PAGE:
Lily Bloom is still running a flower shop; her abusive ex-husband, Ryle Kincaid, is still a surgeon. But now they’re co-parenting a daughter, Emerson, who's almost a year old. Lily won’t send Emerson to her father’s house overnight until she’s old enough to talk—“So she can tell me if something happens”—but she doesn’t want to fight for full custody lest it become an expensive legal drama or, worse, a physical fight. When Lily runs into Atlas Corrigan, a childhood friend who also came from an abusive family, she hopes their friendship can blossom into love. (For new readers, their history unfolds in heartfelt diary entries that Lily addresses to Finding Nemo star Ellen DeGeneres as she considers how Atlas was a calming presence during her turbulent childhood.) Atlas, who is single and running a restaurant, feels the same way. But even though she’s divorced, Lily isn’t exactly free. Behind Ryle’s veneer of civility are his jealousy and resentment. Lily has to plan her dates carefully to avoid a confrontation. Meanwhile, Atlas’ mother returns with shocking news. In between, Lily and Atlas steal away for romantic moments that are even sweeter for their authenticity as Lily struggles with child care, breastfeeding, and running a business while trying to find time for herself.

Through palpable tension balanced with glimmers of hope, Hoover beautifully captures the heartbreak and joy of starting over.

Pub Date: Oct. 18, 2022

ISBN: 978-1-668-00122-6

Page Count: 352

Publisher: Atria

Review Posted Online: July 27, 2022

Kirkus Reviews Issue: Aug. 15, 2022

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The years pass by at a fast and steamy clip in Blume’s latest adult novel (Wifey, not reviewed; Smart Women, 1984) as two friends find loyalties and affections tested as they grow into young women. In sixth grade, when Victoria Weaver is asked by new girl Caitlin Somers to spend the summer with her on Martha’s Vineyard, her life changes forever. Victoria, or more commonly Vix, lives in a small house; her brother has muscular dystrophy; her mother is unhappy, and money is scarce. Caitlin, on the other hand, lives part of the year with her wealthy mother Phoebe, who’s just moved to Albuquerque, and summers with her father Lamb, equally affluent, on the Vineyard. The story of how this casual invitation turns the two girls into what they call "Summer sisters" is prefaced with a prologue in which Vix is asked by Caitlin to be her matron of honor. The years in between are related in brief segments by numerous characters, but mostly by Vix. Caitlin, determined never to be ordinary, is always testing the limits, and in adolescence falls hard for Von, an older construction worker, while Vix falls for his friend Bru. Blume knows the way kids and teens speak, but her two female leads are less credible as they reach adulthood. After high school, Caitlin travels the world and can’t understand why Vix, by now at Harvard on a scholarship and determined to have a better life than her mother has had, won’t drop out and join her. Though the wedding briefly revives Vix’s old feelings for Bru, whom Caitlin is marrying, Vix is soon in love with Gus, another old summer friend, and a more compatible match. But Caitlin, whose own demons have been hinted at, will not be so lucky. The dark and light sides of friendship breathlessly explored in a novel best saved for summer beachside reading.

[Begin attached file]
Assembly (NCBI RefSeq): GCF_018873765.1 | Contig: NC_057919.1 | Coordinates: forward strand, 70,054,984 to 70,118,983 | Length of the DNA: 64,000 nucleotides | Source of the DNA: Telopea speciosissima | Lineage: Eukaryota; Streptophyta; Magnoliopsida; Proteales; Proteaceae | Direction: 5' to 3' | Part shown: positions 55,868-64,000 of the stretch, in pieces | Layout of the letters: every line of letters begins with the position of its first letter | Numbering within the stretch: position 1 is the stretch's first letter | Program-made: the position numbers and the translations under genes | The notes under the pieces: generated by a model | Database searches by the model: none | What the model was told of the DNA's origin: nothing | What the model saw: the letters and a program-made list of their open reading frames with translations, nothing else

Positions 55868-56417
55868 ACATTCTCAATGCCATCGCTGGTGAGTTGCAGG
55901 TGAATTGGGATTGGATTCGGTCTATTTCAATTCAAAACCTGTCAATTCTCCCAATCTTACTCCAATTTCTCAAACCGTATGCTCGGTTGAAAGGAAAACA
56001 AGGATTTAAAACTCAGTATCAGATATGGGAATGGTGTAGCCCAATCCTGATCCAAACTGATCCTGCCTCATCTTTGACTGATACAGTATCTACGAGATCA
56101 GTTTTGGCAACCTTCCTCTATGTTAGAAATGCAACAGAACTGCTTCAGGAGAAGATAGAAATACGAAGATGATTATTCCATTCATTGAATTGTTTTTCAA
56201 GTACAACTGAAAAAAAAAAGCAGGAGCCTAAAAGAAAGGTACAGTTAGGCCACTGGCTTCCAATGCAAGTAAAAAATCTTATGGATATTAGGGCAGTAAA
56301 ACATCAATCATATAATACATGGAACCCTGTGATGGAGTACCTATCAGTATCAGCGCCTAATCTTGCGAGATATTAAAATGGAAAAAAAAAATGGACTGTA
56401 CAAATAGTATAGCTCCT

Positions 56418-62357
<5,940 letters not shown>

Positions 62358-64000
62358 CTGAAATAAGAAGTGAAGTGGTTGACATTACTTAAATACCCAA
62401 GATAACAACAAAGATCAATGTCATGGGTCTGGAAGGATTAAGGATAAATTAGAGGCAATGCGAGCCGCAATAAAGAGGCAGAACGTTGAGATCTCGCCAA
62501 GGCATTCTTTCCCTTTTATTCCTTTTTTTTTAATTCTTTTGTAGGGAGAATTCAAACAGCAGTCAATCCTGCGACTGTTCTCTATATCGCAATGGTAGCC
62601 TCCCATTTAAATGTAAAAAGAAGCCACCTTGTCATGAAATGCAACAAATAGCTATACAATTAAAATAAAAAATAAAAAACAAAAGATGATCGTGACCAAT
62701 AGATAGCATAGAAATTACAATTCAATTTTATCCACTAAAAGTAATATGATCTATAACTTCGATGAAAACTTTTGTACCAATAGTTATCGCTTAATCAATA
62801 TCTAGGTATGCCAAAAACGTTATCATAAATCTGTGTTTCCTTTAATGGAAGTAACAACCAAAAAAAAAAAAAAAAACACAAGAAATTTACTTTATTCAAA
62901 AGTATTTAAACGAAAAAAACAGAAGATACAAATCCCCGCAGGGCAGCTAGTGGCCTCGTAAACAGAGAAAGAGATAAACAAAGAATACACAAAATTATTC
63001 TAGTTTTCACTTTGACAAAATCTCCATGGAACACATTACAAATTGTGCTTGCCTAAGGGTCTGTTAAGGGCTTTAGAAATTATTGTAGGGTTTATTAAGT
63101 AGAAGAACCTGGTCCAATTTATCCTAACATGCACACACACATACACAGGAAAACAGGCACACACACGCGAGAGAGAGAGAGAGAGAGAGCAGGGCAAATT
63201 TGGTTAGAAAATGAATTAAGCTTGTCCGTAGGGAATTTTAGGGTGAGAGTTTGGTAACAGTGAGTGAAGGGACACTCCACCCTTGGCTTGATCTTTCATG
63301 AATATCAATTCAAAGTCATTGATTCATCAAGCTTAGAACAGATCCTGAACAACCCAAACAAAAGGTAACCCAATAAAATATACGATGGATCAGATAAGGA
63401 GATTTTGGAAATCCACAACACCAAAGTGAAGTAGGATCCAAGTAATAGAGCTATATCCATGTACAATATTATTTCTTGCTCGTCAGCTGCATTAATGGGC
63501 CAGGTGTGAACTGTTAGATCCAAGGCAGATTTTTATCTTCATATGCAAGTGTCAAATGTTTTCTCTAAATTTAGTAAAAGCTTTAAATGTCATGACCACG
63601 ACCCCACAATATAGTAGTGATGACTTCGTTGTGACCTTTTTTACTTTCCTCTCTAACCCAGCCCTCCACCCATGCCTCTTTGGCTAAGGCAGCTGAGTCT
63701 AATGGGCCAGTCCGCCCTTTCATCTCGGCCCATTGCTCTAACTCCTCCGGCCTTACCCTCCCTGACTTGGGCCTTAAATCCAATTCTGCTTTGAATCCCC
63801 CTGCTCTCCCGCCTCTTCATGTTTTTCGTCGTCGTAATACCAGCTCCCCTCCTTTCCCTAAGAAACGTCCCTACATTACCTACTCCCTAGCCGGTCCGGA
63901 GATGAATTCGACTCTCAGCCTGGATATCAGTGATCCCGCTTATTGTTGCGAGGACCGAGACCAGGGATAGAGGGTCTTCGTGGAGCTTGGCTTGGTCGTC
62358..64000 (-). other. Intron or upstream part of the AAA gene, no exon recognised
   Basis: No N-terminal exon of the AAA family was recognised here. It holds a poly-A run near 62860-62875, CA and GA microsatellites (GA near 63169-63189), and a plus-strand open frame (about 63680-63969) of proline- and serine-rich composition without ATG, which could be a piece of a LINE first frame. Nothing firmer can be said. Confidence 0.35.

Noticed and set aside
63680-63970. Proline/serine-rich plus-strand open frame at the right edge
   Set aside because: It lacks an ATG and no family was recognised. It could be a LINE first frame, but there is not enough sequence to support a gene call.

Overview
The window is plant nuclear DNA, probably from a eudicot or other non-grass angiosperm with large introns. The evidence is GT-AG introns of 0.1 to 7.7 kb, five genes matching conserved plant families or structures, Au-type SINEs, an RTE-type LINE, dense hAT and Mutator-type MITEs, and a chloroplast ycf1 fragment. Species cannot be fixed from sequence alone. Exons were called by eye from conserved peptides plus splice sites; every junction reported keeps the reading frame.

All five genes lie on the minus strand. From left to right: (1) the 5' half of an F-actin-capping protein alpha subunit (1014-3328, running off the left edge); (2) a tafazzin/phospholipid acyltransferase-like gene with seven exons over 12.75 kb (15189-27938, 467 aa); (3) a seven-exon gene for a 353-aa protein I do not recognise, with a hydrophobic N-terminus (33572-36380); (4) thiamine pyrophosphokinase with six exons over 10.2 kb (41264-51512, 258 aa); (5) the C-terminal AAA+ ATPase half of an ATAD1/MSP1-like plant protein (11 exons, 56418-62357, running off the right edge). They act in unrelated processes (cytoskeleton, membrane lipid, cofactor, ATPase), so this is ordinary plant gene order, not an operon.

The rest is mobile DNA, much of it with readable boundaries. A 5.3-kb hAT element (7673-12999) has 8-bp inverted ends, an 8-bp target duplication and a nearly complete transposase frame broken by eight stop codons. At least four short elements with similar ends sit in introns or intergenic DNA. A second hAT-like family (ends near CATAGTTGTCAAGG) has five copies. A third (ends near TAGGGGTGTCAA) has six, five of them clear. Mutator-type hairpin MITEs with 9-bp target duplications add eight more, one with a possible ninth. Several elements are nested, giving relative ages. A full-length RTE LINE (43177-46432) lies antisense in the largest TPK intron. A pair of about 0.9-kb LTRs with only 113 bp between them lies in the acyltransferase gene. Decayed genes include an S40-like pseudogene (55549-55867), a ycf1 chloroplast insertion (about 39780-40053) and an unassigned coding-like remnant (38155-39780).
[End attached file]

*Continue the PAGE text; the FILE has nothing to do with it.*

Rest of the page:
Pub Date: May 8, 1998

ISBN: 0-385-32405-7

Page Count: 336

Publisher: Delacorte

Review Posted Online: May 20, 2010

Kirkus Reviews Issue: March 15, 1998